I received a free digital copy of The Yanks are Starving from the author in exchange for an honest review. That fact didn’t influence my opinion in any way.
Synopsis (from Goodreads):
Mired in the Great Depression, the United States teeters on the brink of revolution. And as the summer of 1932 approaches, a charismatic hobo leads twenty thousand desperate World War I veterans into the nation’s capital to demand their service compensation.
The remarkable events are unfolded through the eyes of eight individuals who come together on a tense July day to determine the nation’s fate:
— Herbert Hoover, the beleaguered president.
— Douglas MacArthur, the ambitious West Point general.
— Pelham Glassford, the compassionate District of Columbia police chief.
— Walter Waters, the troubled leader of the Bonus veterans.
— Floyd Gibbons, the war correspondent and famous radio broadcaster.
— Joe Angelo, the banty Italian-American who serves as George Patton’s orderly.
— Ozzie Taylor, the street musician turned Harlem Hellfighter.
— Anna Raber, the Mennonite nurse.
This timely epic leads the reader across a memorable panorama of American history, from the Boxer Rebellion in China to the Plain of West Point, from the persecution of conscientious objectors to the horrors of the Marne, and from the Hoovervilles of the heartland to the pitiful Anacostia encampment in the bowels of the nation’s capital.
Here is the shocking but little-known story of the political intrigue and government betrayal that culminated in the only pitched battle ever fought between two American armies under the same flag.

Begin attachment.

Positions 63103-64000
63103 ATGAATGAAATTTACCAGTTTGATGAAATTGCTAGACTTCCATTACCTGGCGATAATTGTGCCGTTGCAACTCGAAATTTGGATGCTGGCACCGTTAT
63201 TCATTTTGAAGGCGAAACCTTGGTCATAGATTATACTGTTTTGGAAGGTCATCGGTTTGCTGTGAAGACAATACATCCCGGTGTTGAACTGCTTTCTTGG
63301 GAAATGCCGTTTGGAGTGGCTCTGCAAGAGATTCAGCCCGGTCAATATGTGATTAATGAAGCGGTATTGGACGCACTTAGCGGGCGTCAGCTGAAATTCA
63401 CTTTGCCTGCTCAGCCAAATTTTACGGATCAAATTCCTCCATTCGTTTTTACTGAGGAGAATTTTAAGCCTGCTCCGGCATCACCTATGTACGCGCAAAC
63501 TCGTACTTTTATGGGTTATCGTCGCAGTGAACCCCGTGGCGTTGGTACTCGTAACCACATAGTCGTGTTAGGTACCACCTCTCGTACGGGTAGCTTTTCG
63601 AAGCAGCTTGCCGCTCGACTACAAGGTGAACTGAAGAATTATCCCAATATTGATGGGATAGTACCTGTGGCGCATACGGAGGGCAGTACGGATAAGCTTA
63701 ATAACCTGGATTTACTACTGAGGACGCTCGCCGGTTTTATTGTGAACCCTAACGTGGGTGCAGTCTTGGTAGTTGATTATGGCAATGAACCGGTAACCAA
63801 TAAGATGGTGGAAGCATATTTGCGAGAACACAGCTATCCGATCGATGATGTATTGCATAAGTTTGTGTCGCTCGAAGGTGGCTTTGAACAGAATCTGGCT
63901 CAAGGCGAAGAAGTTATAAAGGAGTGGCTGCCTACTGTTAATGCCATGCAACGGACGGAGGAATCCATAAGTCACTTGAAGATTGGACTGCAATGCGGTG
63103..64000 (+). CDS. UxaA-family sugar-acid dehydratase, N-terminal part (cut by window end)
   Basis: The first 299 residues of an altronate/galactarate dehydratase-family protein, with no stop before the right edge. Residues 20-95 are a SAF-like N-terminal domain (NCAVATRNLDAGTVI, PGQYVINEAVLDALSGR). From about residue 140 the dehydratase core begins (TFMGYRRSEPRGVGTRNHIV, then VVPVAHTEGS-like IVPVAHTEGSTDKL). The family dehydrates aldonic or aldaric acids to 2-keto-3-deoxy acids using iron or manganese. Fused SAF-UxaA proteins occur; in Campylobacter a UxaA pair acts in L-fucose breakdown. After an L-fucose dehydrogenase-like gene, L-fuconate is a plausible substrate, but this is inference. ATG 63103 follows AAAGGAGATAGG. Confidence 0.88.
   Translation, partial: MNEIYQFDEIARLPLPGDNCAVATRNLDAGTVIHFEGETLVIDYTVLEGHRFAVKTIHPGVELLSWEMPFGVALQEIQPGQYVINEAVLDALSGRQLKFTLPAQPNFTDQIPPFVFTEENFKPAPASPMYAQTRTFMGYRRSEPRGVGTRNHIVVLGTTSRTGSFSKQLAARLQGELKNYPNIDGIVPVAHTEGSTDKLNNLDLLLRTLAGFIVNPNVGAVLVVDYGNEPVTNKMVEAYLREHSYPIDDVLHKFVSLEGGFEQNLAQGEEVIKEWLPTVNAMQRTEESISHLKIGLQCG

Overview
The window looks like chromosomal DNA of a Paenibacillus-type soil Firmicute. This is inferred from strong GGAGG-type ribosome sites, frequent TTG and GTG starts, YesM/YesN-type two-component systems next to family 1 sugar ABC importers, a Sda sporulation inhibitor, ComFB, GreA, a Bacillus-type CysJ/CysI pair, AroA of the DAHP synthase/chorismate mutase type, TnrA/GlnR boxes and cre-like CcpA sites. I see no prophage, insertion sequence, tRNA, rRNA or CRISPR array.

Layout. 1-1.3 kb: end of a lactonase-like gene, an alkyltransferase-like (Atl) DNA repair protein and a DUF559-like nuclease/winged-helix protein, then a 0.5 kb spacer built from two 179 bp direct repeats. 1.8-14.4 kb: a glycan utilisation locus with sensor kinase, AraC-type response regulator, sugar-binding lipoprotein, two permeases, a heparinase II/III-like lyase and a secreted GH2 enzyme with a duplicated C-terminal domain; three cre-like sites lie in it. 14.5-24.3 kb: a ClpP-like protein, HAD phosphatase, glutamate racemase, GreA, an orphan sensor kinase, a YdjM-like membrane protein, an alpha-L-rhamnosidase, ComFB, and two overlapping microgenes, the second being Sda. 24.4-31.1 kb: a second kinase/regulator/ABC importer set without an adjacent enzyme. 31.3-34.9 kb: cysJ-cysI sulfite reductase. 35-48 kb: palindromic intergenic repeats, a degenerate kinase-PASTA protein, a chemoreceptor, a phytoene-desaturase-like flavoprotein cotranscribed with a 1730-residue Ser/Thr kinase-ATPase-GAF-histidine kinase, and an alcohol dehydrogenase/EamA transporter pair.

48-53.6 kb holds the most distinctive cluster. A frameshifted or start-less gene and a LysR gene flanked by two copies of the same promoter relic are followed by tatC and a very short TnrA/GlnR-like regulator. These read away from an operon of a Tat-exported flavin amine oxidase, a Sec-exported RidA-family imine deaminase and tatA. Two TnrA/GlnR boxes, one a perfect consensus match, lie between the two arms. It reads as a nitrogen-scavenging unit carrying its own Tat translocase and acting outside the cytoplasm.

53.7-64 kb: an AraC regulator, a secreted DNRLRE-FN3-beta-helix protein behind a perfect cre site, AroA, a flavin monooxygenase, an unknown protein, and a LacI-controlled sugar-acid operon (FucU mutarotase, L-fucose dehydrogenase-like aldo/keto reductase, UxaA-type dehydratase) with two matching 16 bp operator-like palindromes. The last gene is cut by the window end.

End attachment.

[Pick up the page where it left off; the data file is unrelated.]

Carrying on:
It is a long book – it took me almost a week to read it – but its length is understandable, with such a wide scope. We are shown so many different characters from different walks of life: from young Hoover, the future president of the United States, questioning his Quaker faith in China, to journalist Floyd Gibbons travelling with rebels in Mexico, to the Mennonite, Anna Raber (my favourite character actually), who is blackmailed by her fiance’s commander to go to London and begin her career as an army nurse.
The first part begins in the early twentieth century and takes in military action in China, Mexico and then France during World War I. The second part is concerned with the political fallout of the Depression and the events surrounding the Bonus Expeditionary Force.
I am glad to see one of the most glossed over and darkest times in American history addressed. The Bonus Army was a real thing. The US government first asked young men to defend democracy overseas and then they shunned them, treating them as dangerous criminals. What’s more, in difficult times of the Great Depression the vets were denied their earned bonus money – for many veteran families a make-or-break financial lifeline. Nobody called them patriots or heroes anymore, they were called bums, hobos and worse. It was a heartrending story, a showcase for callousness and greed of politicians.
There’s a danger with this kind of book: it often gets out of hand, its narrative crowding the characters in, and it is also my main carping. Even though the narrative voice of Mr. Craney was good, compelling and readable there were moments when I wished he had trimmed his novel down, removing a POV or two (or, alternatively, writing it as a series). As it is, the author uses one third of the book just to introduce properly different characters (and there are many of them), sometimes making you think ‘what the hell is going on? Why I am told about this or that person in the first place?’. Had the subject-matter been of less interest to me, I think I would have ditched this one after a while (and it would be a pity because the novel is definitely worth reading to the very end).
A compelling story full of great characters but a bit too long. I don’t regret reading it and I recommend it for those who like the period (the USA between First and Second World War) but be warned: it is a long book, demanding some patience. Not all connections will be clear at first, not every character’s role fully understandable.